That Theatre’s new play Shakespeare Unplugged proves that the bard is still very much alive today. Directed by the experienced Shakespearian director Barry McKenna, the play is a new way of understanding the playwright and poet’s universal appeal.
Shakespeare Unplugged is the latest production from That Theatre, which under the leadership of Ian Burns has for many years been bringing top quality English-language theatre to audiences in Copenhagen with two plays a year (one in the spring, one in the autumn). Their choices tend to have small casts – recent examples include The Zoo Story, Oleanna and The Collector – and this play is no exception, featuring just three actors … unless you include the audience, which this time around are very much part of the play.
Penned by the actors and director, Shakespeare Unplugged takes place in a pub during a football match between England and Denmark. Two old English friends, Derek and Jon (Burns and Andre Jeffers, a regular of the Crazy Christmas Cabaret), meet up to watch the game. The game is about to begin when suddenly there is a power cut. Desperately searching for the game on an old radio, they stumble across a broadcast of A Midsummer Night’s Dream, and good old Shakespeare begins to work his magic.
Realising they will have to make their own entertainment, Derek and Jon decide to help an unwilling Karl (Adam Brix), the barman, by teaching him how to woo his Rosalind in Shakespearean style. This leads to the performance of several love scenes from Shakespeare’s best-loved plays including Romeo and Juliet, Richard III, Twelfth Night, A Midsummer Night’s Dream, and even Macbeth.
According to director Barry McKenna, the play isn’t just a compilation of Shakespearean scenes. “The red thread is a love story of our time at a venue we can all relate to – a bar in Copenhagen,” explains McKenna. “It shows we can fall back on our age-old ability to entertain ourselves when we lose electric light, TV and PC. When our safety nets are taken from us, we are forced to communicate and make impressions on our fellow man.”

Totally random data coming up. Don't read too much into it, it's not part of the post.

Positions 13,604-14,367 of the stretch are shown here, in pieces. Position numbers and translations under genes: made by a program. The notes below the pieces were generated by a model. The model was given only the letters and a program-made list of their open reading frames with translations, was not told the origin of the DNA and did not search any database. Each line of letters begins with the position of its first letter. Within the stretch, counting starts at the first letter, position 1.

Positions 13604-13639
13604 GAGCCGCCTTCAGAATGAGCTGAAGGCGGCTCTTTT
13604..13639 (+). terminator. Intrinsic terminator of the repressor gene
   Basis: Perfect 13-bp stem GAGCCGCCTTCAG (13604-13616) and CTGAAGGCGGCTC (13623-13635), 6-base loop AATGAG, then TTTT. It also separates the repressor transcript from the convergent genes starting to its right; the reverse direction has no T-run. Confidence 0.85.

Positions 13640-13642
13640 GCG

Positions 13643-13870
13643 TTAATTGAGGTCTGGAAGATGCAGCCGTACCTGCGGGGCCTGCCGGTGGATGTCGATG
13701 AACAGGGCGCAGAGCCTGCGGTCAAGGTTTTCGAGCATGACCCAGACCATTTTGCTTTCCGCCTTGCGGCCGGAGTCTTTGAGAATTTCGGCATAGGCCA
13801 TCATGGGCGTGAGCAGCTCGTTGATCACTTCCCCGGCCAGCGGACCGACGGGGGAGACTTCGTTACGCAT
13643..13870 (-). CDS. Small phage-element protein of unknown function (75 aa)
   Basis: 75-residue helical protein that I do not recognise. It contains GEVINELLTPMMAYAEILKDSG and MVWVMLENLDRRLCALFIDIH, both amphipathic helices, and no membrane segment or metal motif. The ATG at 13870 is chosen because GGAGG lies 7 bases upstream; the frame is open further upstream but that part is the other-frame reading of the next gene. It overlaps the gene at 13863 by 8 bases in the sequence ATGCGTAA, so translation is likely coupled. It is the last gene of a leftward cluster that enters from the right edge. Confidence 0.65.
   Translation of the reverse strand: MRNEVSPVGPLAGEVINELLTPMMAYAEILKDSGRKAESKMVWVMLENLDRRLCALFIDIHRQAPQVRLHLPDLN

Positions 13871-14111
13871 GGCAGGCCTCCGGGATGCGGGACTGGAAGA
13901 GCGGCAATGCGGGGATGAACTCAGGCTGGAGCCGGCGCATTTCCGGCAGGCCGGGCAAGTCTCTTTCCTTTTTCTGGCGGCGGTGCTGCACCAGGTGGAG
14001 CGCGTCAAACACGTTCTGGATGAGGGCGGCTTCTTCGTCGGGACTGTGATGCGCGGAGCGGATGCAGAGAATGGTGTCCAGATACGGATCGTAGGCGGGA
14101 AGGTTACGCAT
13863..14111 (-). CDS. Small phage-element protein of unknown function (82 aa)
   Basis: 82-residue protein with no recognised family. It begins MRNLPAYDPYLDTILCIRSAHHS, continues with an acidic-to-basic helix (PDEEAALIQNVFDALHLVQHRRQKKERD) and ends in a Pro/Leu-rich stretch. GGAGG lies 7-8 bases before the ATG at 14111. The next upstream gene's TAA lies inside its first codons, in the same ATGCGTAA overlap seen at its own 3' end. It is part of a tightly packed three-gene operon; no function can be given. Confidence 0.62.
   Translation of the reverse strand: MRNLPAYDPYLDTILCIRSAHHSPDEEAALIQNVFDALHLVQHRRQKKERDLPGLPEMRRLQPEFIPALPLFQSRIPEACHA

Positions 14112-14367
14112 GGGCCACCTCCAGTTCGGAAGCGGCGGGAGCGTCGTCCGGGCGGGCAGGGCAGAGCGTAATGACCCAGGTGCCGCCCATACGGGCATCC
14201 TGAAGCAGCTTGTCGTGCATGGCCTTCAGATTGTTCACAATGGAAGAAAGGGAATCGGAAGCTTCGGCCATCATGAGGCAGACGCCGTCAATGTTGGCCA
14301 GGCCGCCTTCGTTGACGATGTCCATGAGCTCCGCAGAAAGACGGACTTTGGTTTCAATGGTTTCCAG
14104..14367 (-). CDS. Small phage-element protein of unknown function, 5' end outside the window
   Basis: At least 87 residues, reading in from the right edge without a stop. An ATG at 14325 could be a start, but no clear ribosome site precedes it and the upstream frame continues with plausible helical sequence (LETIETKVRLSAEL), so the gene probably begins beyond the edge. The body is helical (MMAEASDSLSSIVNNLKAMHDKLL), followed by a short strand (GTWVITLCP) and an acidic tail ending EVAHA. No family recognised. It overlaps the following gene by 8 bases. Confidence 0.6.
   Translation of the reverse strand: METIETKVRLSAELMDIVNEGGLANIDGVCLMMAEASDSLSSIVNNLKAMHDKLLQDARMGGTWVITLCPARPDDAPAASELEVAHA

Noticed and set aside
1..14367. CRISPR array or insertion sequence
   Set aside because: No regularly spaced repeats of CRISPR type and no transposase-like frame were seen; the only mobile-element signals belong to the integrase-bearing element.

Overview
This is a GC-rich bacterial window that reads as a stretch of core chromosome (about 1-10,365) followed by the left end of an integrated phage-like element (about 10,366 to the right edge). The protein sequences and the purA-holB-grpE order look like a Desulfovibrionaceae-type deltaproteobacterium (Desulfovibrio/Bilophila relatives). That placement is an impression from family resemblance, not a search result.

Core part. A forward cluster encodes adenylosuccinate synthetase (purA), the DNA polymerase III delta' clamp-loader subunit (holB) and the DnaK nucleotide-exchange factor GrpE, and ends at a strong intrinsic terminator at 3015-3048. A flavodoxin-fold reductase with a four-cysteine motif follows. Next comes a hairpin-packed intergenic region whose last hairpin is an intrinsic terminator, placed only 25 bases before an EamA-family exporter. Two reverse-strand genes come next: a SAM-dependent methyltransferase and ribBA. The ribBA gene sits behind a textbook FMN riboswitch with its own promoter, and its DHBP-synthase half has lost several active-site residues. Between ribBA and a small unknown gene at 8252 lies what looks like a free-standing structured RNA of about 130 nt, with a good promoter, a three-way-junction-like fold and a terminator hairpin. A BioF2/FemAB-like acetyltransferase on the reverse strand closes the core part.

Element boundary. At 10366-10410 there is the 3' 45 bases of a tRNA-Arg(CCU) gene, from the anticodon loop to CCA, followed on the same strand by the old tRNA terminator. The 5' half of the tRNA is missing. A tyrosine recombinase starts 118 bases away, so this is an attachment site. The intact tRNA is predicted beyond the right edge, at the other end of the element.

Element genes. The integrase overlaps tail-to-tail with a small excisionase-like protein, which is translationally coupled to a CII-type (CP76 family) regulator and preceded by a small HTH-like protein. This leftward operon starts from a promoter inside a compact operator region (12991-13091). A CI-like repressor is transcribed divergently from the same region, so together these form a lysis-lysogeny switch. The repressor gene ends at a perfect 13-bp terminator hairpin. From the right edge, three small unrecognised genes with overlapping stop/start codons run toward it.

The audience plays a major role in the play. Not only are they on the same stage as the actors – a phenomenon not unknown in Shakespeare’s day, after all, all the world’s a stage – they are also encouraged to take an active role in the plot. “The audience is a crucial element and functions as a character in any Shakespeare play in my humble opinion,” says McKenna. “It needs an audience to play to, to spar with, and to bounce off of to create a relationship with.”
Shakespearean quotations such as “To be, or not to be” and “O Romeo, Romeo, Wherefore art thou Romeo?” are some of literature’s most celebrated lines. However, many expressions that we use every day originated in Shakespeare’s plays. Shakespeare is credited by the Oxford Dictionary with introducing nearly 3,000 words into the English language. “We have a segment where we quote all the idioms of Shakespeare still in use today like: lie low; playing fast and loose; don’t stand on ceremony; dead as a doornail,” enthuses McKenna.
As the play takes place in a fictional bar, you might as well just stay for a drink afterwards. “We want the experience to be entertaining foremost, but in a lighter way educational,” says McKenna. “In light of that we will encourage the audience to send us texts before the show and will address their questions if they stay for an after-drink.”
Not that Shakespeare would approve. As the master himself once said: “I have very poor and unhappy brains for drinking. I could well wish courtesy would invent some other custom of entertainment.”
Krudttønden, Serridslevvej 2, Cph Ø; starts Feb 22, ends March 24;
Performances at 20:00 on Mon-Fri, 17:00 on Sat;